Report: BYOD considered threat to business security

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Employees using social media and participating in a Bring Your Own Device (BYOD) policy pose the biggest security threats, according to a new report.

Callcredit Information Group’s Fraud and Risk Report – which was based on a survey of more than 200 fraud prevention managers – has revealed that 43 per cent of organisations believe workers’ access to social media is the biggest threat to security. Meanwhile, 35 per cent think that BYOD policies are the biggest obstacle to preventing security breaches and fraud.

Access to personal email accounts is also perceived as a risk, with 25 per cent considering it dangerous to companies.

When it comes to BYOD policies, fraud prevention managers think that this could have the effect of causing data breaches. Half of respondents (50 per cent) thought that “accidental, internal loss or compromise of data by an employee” was going to be a significant threat.

John Cannon, director of fraud and ID at Callcredit Information Group, said: “As fraud in our society grows, and as geographically mobile individuals increasingly need to establish their digital identity, so the pressure on fraud and risk professionals to protect their organisations and consumers mounts.”

He went on to say that “a staggering 56 per cent of UK organisations have been affected by fraud,” adding that it demonstrates that it is one of the biggest risks facing global boardrooms.

According to the report, 75 per cent of organisations currently think that organised cybercrime is the biggest threat to businesses. However, in time this is expected to change, with 55 per cent believing that denial of access will pose the biggest threat in two to three years.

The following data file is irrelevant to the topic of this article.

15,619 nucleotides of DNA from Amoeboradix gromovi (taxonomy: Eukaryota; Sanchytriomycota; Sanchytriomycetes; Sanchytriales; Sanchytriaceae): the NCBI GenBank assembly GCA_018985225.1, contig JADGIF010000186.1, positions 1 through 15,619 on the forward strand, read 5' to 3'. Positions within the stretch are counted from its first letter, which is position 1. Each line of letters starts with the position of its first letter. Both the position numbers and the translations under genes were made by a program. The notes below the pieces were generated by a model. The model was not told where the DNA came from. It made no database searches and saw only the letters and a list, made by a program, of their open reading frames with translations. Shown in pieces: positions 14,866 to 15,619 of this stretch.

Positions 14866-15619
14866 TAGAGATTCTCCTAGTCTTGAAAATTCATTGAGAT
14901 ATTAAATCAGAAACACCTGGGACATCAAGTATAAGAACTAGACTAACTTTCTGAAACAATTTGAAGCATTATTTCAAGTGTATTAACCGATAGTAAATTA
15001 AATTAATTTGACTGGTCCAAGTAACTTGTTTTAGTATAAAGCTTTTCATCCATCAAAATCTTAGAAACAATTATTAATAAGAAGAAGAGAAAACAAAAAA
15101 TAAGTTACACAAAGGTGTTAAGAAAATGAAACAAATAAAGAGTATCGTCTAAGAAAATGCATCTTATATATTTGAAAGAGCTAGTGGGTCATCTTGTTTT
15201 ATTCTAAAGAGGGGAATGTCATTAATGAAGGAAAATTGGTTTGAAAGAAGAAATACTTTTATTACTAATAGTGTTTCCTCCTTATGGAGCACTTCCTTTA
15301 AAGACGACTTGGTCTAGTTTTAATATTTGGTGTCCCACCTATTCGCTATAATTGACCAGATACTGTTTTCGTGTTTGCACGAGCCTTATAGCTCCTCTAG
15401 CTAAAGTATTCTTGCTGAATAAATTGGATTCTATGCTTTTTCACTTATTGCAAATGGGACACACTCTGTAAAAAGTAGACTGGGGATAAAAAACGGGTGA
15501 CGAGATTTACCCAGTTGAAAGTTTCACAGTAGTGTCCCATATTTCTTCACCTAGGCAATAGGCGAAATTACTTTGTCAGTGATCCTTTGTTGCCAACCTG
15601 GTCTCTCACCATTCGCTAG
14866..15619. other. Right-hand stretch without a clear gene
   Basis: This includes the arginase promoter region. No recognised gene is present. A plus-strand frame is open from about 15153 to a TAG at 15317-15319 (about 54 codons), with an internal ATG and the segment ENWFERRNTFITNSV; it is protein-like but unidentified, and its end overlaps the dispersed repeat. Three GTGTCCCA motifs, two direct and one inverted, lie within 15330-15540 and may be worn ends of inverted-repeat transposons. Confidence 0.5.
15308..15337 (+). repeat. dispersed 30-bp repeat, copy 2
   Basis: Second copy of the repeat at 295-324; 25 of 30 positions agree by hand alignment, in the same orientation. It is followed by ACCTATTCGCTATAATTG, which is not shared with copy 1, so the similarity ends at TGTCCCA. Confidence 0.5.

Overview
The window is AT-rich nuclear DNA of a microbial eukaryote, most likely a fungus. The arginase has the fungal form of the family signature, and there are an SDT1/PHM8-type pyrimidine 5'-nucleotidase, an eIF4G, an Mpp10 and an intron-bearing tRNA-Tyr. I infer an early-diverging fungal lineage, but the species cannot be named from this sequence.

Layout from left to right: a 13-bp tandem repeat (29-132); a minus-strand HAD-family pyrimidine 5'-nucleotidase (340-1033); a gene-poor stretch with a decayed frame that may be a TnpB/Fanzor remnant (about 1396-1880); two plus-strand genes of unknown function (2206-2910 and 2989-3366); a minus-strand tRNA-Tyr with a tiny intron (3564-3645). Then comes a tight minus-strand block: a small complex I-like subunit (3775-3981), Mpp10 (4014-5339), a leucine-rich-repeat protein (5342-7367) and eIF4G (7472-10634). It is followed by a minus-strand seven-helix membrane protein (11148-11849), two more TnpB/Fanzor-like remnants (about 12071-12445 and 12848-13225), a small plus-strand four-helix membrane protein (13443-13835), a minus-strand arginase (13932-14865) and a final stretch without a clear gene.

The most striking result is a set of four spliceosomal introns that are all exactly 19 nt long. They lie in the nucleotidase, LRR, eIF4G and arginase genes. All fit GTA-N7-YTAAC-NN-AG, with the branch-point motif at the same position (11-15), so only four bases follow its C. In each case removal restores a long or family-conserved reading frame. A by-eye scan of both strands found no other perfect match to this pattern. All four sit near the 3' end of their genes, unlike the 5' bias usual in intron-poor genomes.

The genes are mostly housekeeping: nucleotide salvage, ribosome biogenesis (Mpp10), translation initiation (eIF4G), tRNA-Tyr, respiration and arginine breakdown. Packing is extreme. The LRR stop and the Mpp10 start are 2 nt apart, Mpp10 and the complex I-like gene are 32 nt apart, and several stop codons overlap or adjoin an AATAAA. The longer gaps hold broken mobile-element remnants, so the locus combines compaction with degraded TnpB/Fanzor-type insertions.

Mr Cannon said: “Whilst fraud professionals might be confident in their abilities to prevent and deal with a potential breach, our research suggests that employees need much more education on the risks.”

He added that explaining threats, giving employees suggestions on how to protect themselves and informing them about ways to spot a breach could be instrumental in protecting a company from cybercrime. Mr Cannon said that the entire workforce needs to understand what the relevant cyber vulnerabilities are in order to prevent them.

When companies implement BYOD policies, training procedures should be present with them. Workers should be made aware of what they can and cannot do with company data.

According to Callcredit Information Group, the biggest fraud prevention priority for the majority of organisations is creating a fraud aware culture (86 per cent). However, this is also considered the hardest priority to address (18 per cent).

BYOD policies may pose threats to companies but there are ways of countering these risks and ensuring your business’ security. Arrow can ensure your firm has the best protection for your employees’ own devices with its mobile device management solutions.

Mobile device management is one way in which companies with BYOD policies in place can protect their data. It allows businesses to maintain visibility and control of all devices accessing their networks.